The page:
A Guide to Protecting Software Products against the Top 7 Piracy Threats
In order to ensure they are properly paid for use of their application, Independent Software Vendors (ISV) must implement some type of software protection. The goal of any software protection solution is to restrict the use of software to abide by some specific licenseconditions. This can be done via hardware tokens (also known as dongles), software-only licenses, or homegrown code. External hardware-based solutions provide the highest level of security currently available. Unfortunately, hackers are a persistent nuisance that cost software vendors worldwide billions of dollars in lost revenue. It is important to be sure that the hardware-based solution youselect, as well as your implementation, seal off common hacker entry points. This white paper examines a variety of the most common hacking techniques, and the best counterattacks available for protecting your application from piracy.
GENERIC VS. SPECIFIC HACKS
Hacks on software protection dongles come in two forms: generic and specific. A generic hack means that the dongle itself is compromised.No amount of implementation improvement can counter a generic hack. All applications protected by the hacked dongle type are threatened. Specific hacks break only one specific dongle implementation for one particular software application. They do not pose a risk for other software vendors using the same dongle.
Software protection tokens are integrated into applications usinga software toolkit. In order for the software to function, the token must be attached to the user’s computer or network. The protected application checks for the presence of the key during runtime to ensure that the software usage is authorized and the parameters of the license agreement are enforced. In defending against attack, we must defend the communication between the token and the softwareapplication, as this is typically the greatest point of potential vulnerability. In order to secure this communication, some hardware tokens use encryption algorithms to create a secure, hack-proof end to end tunnel. In order to create a secure communication tunnel between the hardware token and the application, they must first exchange encryption keys. The key exchange process begins when theapplication generates a random AES (Advanced Encryption Standard) key. Generation of a new random key for every communication session greatly increases security. It is particularly important not to use a static key because that creates an increased vulnerability to attack. The application then wraps the AES key using a public ECC (Elliptic Curve Cryptography) key. Next, the driver transfers thewrapped AES key to the token. The token, upon receipt, unwraps the AES key using its private ECC key and the key exchange process is complete. Storing the private ECC key in the token, rather than the application, also greatly increases security. Hacking a software application is relatively easier than hacking the token because it runs on a well understood hardware/OS platform for which plenty ofthird party tools exist to assist in debugging and reverse engineering programs. The same is not true for the firmware that runs inside the token. Therefore debugging the token firmware to find the keys is not an easy undertaking for anyone other than the token manufacturer.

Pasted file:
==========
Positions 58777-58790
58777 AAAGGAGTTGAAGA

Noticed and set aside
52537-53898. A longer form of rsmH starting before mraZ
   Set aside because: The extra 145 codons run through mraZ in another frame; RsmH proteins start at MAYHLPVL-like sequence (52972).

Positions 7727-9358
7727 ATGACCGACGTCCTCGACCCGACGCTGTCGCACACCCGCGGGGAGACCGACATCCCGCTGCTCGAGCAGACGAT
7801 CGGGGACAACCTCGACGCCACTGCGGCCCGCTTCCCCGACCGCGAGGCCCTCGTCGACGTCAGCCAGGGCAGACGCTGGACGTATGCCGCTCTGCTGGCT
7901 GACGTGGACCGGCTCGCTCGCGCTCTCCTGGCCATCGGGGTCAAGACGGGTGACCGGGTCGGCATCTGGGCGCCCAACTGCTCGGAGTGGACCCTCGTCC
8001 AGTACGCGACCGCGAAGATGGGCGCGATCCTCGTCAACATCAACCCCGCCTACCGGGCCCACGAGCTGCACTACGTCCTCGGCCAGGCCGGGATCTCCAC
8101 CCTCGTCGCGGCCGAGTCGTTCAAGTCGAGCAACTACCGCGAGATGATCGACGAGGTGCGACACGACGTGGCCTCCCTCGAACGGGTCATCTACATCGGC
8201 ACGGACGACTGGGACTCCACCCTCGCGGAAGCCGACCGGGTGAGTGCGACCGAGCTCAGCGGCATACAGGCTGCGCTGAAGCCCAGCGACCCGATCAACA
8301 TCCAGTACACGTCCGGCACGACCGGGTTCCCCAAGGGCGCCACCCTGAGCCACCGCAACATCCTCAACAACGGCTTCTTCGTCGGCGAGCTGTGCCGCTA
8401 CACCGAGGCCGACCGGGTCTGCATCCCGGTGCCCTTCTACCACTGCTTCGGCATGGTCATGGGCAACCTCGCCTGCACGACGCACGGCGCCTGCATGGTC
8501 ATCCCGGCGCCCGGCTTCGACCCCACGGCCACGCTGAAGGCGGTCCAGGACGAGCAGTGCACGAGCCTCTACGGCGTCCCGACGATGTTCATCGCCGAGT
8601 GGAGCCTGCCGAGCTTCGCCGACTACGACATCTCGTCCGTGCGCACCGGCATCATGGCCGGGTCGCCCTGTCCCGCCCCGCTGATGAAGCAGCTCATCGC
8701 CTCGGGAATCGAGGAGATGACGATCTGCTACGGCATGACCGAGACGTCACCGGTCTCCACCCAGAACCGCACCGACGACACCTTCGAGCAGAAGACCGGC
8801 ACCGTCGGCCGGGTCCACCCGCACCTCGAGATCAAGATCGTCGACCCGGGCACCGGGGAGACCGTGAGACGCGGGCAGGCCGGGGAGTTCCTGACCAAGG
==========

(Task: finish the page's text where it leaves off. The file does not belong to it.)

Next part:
All communications between the driver and the dongle are now protected using the encryption key that has been exchanged. Thekey exchange process is a form of public key cryptography and results in the creation of a session based symmetric keys that protect the communication. The token and application communicate through a secure tunnel by encrypting and decrypting all communication using the AES key. For each subsequent communication session, a new AES key will be used. The AES algorithm was adopted by National...